Once you've completed an honest review of your thought it usually becomes clear that the thought has not got much of a basis in reality, or is blown out of proportion. The thought is revealed to be something trying to pull you into the depths of despair (evil) rather than a productive activity of problem solving. This done habitually garners a mistrust in negative thoughts in generally, so you no longer immediately assume them to be true, and gives you the space to choose a positive thought instead.
Increase feel good molecules with exercise & cold water
This one isn't as much about creating a distance, but making it much less likely for negative thoughts to occur in the first place. By increasing the availability of feel good molecules (dopamine & serotonin) in your brain, negative thoughts are fall less likely to arise in the first place and positive ones are promoted.
And extreme example of this is how MDMA is used to treat people with PTSD in talk therapy. People with PTSD suffer from flashbacks when they begin to talk about their traumatic experience so much so that the experience is relived entirely again. By dumping a load of serotonin into the brain with MDMA, the person can talk about their experience without having this extreme stress response (serotonin counteracts the stress hormones). This allows the person to integrate the traumatic experience into their life by talking about it with a therapist.
- Exercise has been shown to increase levels of dopamine & serotonin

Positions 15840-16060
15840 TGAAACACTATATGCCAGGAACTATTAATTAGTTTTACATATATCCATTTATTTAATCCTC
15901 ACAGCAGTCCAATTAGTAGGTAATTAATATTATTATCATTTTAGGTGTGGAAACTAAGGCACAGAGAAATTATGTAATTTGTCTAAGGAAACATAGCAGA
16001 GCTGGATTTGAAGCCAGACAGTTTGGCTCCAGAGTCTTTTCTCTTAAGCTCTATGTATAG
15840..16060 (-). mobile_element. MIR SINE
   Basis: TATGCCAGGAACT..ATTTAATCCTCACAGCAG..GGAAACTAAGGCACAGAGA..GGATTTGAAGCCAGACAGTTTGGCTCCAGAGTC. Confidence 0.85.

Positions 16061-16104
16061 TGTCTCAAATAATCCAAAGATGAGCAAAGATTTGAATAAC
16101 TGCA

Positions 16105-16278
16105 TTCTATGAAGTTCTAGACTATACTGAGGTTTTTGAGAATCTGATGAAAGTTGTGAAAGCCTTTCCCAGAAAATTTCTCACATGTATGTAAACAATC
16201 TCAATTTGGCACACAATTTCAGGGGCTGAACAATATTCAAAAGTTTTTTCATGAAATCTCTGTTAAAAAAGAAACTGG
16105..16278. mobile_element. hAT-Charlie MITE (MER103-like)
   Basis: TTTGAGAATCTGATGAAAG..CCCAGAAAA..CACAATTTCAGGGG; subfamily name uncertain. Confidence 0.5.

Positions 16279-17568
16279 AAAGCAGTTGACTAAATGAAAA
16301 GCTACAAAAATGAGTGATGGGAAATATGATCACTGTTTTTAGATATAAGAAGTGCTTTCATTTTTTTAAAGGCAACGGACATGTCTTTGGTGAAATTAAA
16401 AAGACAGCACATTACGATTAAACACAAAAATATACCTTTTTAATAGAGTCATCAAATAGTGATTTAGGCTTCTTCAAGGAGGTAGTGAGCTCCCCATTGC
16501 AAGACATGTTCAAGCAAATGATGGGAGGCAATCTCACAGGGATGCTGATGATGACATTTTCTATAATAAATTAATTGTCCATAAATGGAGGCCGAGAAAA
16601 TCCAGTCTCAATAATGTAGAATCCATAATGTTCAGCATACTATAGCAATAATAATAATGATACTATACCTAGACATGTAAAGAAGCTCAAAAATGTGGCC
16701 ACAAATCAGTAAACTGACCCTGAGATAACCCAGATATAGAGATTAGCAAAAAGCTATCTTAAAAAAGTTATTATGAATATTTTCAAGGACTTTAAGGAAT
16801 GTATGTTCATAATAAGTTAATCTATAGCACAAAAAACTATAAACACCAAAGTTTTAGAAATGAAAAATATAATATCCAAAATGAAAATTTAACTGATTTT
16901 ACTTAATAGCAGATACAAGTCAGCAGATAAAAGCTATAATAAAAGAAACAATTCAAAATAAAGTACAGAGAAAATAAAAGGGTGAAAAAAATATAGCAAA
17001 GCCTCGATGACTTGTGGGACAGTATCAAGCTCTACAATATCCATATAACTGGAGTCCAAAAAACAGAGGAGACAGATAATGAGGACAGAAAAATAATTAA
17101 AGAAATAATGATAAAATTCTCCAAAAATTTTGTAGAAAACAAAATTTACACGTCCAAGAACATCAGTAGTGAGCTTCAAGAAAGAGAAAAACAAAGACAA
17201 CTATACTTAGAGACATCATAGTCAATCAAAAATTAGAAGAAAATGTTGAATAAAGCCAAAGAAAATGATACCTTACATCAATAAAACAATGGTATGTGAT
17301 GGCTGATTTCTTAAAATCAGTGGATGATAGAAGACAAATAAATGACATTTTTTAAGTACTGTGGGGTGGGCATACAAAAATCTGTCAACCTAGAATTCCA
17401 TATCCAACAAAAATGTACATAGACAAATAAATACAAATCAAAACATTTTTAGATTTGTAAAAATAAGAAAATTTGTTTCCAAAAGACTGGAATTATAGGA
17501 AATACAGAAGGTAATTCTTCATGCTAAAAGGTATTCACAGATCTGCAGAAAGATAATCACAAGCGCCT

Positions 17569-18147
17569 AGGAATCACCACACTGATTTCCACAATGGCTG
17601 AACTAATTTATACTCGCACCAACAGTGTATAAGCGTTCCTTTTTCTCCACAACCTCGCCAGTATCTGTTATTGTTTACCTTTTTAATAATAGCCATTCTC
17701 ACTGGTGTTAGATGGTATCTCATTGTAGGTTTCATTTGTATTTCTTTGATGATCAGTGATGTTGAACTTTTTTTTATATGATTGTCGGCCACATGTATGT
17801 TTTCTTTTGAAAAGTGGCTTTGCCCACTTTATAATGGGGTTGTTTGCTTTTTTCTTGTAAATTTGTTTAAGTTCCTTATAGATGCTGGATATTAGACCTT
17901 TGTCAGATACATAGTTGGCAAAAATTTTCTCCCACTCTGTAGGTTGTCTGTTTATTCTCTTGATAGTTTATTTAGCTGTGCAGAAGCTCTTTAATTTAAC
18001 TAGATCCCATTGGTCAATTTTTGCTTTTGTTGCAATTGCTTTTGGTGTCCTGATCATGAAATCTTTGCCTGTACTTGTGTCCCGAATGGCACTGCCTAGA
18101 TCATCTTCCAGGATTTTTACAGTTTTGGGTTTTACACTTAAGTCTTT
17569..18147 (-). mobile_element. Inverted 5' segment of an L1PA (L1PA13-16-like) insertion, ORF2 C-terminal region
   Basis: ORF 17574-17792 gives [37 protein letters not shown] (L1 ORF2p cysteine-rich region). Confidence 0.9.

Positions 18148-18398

- Cold water exposure has been shown to increase levels of dopamine by 200% for 3 hours prior to exposure.
This is more of a body to mind approach, but definitely increasing those molecules will promote positive thoughts. This combined with the previous two methods make it much easier to create a distance between your thoughts and then actively select positive ones to engage with.
To think positively, requires a practiced distance between you and your thoughts allowing you to interject "STOP". Question the thought itself, and then replace it with one of the countless other positive things to think for example "Jesus isn't great that I can walk and talk and read and write" might be one. Theres a great saying in the Taoist text Tao Te Ching:
He who identifies with Tao, Tao rejoices to guide
He who identifies with Teh, Teh rejoices to reward
He who identifies with loss, loss rejoices to ruin - Lao Tzu
Loss here refers to any bitter contemplation on the things in life lost, or how things are not quite right in XYZ ways. This leads people towards ruin little by little, because when one thinks negatively, it leads to negative emotions, which leads to negative behaviour such as laziness, spiteful/reckless actions etc, all justified by apathy. And then the cycle repeats.
I have found the idea that you have a moral obligation to choose positive thoughts over negative ones an extremely helpful one. It seems to simplify mental health in general. Hopefully it helps you too.
Thanks for reading,